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South Africa's selection questions: Markram, van der Dussen, Zondo in contention for No. 5 slot

If Rabada doesn't recover in time, Nortje will likely make a Test return after more than a year

Firdose Moonda
Firdose Moonda
Dean Elgar will have a lot of decisions to make ahead of the England series  •  Getty Images

Dean Elgar will have a lot of decisions to make ahead of the England series  •  Getty Images

South Africa are already without their best batter since the start of 2021, Temba Bavuma, for their three-Test series against England, and are hoping they won't have to be without their best bowler too. The first Test begins on August 17 at Lord's.
Kagiso Rabada is in a race against time to recover from an ankle injury and get his bowling loads up to play in the opening match at Lord's next week. Both coach Mark Boucher and captain Dean Elgar have said Rabada's availability is a "top priority" for the team.
"He has bowled since we started our camp in Canterbury. Obviously, workload is the biggest concern - whether he can carry himself throughout a Test match with the intensity and volume of overs in a day's play. For now, he is doing all the right things," Elgar said, addressing the media for the first time since his arrival in England. "I can't say yes or no (to whether he will play) as yet. There are eight or nine days before the first Test and it's high on our list to get him fit and going."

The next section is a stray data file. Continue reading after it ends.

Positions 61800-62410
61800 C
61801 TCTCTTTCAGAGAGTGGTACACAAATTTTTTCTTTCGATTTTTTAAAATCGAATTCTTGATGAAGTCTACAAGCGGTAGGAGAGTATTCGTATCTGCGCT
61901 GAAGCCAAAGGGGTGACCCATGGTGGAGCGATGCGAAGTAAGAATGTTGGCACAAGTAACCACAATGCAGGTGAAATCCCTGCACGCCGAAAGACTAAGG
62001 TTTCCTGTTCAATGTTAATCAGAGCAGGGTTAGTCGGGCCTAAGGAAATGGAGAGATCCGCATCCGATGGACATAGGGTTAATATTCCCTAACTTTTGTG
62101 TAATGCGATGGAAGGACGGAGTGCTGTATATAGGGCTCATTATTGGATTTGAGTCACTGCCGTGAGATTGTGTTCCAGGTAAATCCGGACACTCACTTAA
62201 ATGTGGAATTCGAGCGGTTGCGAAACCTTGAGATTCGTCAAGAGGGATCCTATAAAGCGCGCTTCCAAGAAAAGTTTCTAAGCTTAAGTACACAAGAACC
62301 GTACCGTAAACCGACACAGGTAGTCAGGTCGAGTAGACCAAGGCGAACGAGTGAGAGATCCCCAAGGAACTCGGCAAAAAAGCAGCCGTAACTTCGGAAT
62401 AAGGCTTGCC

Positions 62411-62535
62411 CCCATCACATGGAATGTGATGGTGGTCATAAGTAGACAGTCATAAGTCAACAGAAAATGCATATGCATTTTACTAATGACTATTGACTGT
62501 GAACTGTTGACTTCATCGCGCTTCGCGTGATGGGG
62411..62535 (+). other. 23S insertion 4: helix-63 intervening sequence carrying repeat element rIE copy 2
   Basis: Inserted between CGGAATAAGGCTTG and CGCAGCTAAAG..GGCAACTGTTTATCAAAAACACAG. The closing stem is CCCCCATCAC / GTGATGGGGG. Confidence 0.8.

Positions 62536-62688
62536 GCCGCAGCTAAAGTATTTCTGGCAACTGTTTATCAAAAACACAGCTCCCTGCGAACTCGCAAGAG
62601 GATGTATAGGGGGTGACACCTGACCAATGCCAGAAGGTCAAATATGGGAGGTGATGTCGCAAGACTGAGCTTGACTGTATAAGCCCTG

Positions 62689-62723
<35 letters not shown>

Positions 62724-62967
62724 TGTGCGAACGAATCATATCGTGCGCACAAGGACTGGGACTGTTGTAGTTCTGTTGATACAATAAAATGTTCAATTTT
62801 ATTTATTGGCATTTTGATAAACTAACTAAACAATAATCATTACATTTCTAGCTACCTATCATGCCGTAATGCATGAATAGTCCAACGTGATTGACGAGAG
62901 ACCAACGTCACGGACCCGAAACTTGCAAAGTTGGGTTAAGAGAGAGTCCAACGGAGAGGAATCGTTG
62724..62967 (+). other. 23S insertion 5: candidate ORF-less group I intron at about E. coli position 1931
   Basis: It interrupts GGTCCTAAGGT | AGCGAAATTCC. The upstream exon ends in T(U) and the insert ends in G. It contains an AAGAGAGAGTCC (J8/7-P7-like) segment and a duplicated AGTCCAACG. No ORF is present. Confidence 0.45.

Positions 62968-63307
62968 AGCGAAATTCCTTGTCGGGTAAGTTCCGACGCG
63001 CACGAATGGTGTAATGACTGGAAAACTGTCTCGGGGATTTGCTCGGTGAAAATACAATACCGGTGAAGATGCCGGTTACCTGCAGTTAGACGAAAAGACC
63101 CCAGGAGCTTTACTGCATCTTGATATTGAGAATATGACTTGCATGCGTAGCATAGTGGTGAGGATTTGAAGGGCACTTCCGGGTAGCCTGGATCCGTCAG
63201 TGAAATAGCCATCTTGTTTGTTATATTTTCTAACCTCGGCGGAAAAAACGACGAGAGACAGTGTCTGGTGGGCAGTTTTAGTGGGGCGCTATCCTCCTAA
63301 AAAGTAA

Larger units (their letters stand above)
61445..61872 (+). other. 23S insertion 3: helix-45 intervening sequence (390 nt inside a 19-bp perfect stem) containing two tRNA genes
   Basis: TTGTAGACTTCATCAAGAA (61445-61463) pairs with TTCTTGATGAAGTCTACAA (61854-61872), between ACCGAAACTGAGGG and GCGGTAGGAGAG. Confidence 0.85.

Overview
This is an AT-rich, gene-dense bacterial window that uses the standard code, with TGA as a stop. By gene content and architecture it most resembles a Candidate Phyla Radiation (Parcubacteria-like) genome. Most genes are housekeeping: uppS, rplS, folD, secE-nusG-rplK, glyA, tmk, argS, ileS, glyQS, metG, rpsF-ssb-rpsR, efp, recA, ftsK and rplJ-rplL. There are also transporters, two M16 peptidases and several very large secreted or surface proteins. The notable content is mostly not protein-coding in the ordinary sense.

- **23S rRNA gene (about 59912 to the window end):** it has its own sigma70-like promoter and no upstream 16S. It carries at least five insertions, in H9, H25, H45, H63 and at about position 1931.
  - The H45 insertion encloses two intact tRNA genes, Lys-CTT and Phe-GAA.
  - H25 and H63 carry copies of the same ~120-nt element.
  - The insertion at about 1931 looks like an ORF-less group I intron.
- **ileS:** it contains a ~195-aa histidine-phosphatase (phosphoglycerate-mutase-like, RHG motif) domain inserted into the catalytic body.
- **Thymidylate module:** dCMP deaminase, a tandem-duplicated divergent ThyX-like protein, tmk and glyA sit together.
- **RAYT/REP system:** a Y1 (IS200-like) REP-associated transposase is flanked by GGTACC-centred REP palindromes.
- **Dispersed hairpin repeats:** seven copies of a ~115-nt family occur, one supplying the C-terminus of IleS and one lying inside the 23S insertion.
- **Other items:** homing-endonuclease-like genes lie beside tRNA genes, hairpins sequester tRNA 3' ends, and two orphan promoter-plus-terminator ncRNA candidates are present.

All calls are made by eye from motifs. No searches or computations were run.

Should Rabada, who has taken 46 Test wickets at 20.06 in the last 19 months, not be cleared to play, it will likely open the door for Anrich Nortje to make a return after missing out on more than a year's worth of Test cricket with a back and hip injury. Nortje picked up the problem at last year's T20 World Cup and came back at the IPL and in subsequent white-ball series for South Africa and has looked back to his best. He was South Africa's leading wicket-taker in the recently completed ODIs against England and is bowling at good speeds of up to 150kph. "It's great to have Anrich back. The way he is bowling in the nets and the way he bowled in the white ball game is good for us. He brings a lot of pace to the table," Elgar said.
South Africa also have Lungi Ngidi, Marco Jansen, Lutho Sipamla, Duanne Olivier and Glenton Stuurman to choose from.
"Whether we go for experience or if we are going to go with a guy who is inexperienced at Test cricket, is still a discussion we need to have."
Elgar on their batting line-up for the upcoming series against England
In the batting department, they are missing the consistency of Bavuma, who has scored 696 runs in 10 Tests since January 2021, and averages 46.40 in that period. Bavuma is out of the entire tour with an elbow injury, leaving the white-ball sides without their leader and the Test squad sans their vice-captain and Test No.5.
"Temba's injury has been a massive setback for all of us. In Test cricket he has been brilliant," Elgar said. "We have three guys up for that position: Aiden Markram, Rassie van der Dussen and Khaya Zondo. Whether we go for experience or if we are going to go with a guy who is inexperienced at Test cricket, is still a discussion we need to have. We still have quite a few days until that decision has to be made but we do have resources."